How to Check out a Remote Branch in Git
- Steps to switching to remote branch
- The git branch Command
- The git fetch Command
- The git checkout Command
- The git reset Command
Steps to switching to remote branch¶
Here are the steps you should take to check out to remote branches:
- Fetching remotes
Your first step should be fetching all the remote branches, using the git fetch command, like this:
git fetch --all
- Displaying branches
You can see the branches, that are available for checkout, calling the git branch command:
git branch -v -a
With Git versions higher than 1.6.6 with one remote branch, you can act as follows:
git fetch git checkout test
If git checkout test does not work in modern Git versions in case of multiple remotes, you should use:
git checkout -b test <name of remote>/test
Or the shorthand version:
git checkout -t <name of remote>/test
The git branch Command¶
The git branch command is targeted at creating, listing and deleting branches. It doesn’t give you an option to switch between branches and put a forked history back together. Most version control systems allow branching. It is aimed at pointing to a snapshot of your changes. For summarizing the changes whenever you intend to \fix the bugs or add new properties is created a new branch.
The git fetch Command¶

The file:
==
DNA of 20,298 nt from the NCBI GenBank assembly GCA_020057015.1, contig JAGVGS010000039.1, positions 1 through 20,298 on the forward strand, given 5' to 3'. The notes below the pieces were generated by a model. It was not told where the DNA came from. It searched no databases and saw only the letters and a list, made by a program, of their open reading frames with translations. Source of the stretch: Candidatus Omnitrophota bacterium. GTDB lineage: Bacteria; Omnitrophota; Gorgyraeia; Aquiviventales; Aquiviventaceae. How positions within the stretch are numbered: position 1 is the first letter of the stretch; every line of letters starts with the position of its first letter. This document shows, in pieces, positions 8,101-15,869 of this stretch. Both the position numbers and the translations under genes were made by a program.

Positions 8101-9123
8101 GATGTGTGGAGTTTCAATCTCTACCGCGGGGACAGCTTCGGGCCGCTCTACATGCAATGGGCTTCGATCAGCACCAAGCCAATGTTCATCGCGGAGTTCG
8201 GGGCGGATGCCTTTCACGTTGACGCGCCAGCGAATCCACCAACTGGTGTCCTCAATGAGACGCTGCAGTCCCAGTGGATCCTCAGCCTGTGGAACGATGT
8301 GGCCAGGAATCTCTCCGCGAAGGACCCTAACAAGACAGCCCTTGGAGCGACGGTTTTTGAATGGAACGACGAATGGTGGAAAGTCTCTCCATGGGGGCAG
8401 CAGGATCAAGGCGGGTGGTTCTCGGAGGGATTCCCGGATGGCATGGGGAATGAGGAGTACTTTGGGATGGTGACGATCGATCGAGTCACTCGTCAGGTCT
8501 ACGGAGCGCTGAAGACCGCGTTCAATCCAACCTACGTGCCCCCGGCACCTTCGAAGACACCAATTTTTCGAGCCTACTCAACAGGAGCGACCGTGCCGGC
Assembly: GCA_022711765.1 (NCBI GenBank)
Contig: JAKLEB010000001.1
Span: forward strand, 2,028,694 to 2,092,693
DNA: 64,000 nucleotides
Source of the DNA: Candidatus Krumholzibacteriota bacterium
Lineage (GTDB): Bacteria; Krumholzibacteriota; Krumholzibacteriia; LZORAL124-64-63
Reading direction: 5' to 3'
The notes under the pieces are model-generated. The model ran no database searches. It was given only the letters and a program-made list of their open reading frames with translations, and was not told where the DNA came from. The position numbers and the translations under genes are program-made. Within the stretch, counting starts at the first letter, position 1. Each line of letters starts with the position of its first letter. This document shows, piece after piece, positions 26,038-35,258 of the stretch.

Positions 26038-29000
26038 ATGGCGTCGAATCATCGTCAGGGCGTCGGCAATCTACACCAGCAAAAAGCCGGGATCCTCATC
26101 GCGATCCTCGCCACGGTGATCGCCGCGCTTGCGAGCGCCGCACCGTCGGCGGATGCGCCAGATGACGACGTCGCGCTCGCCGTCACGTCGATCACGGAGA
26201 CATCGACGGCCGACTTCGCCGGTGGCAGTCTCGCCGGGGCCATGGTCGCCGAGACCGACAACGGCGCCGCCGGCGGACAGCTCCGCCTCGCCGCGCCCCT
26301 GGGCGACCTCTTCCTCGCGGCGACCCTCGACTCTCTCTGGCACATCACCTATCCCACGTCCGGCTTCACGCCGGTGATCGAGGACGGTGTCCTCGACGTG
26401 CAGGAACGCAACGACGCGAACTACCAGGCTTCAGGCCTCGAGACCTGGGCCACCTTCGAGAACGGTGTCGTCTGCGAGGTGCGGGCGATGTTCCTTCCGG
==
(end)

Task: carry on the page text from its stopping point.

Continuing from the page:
The git fetch command is applied for downloading commits, references, and files from the remote repository into a local one. With it, you can see what other members of the group have been working on. The content that has been fetched, should be accurately checked out using the git checkout command.
The git checkout Command¶
Switching branches and restoring working tree files is what the git checkout command is used for. You can run it on commits, branches, as well as, files. It is especially useful for switching between several features in a single repository.
The git reset Command¶
The git reset command is a useful method for undoing changes in Git. It includes three invocation forms matching the tree internal state management systems of Git. Those systems are called three trees of Git. They include the HEAD, your staging index and, finally, the working directory.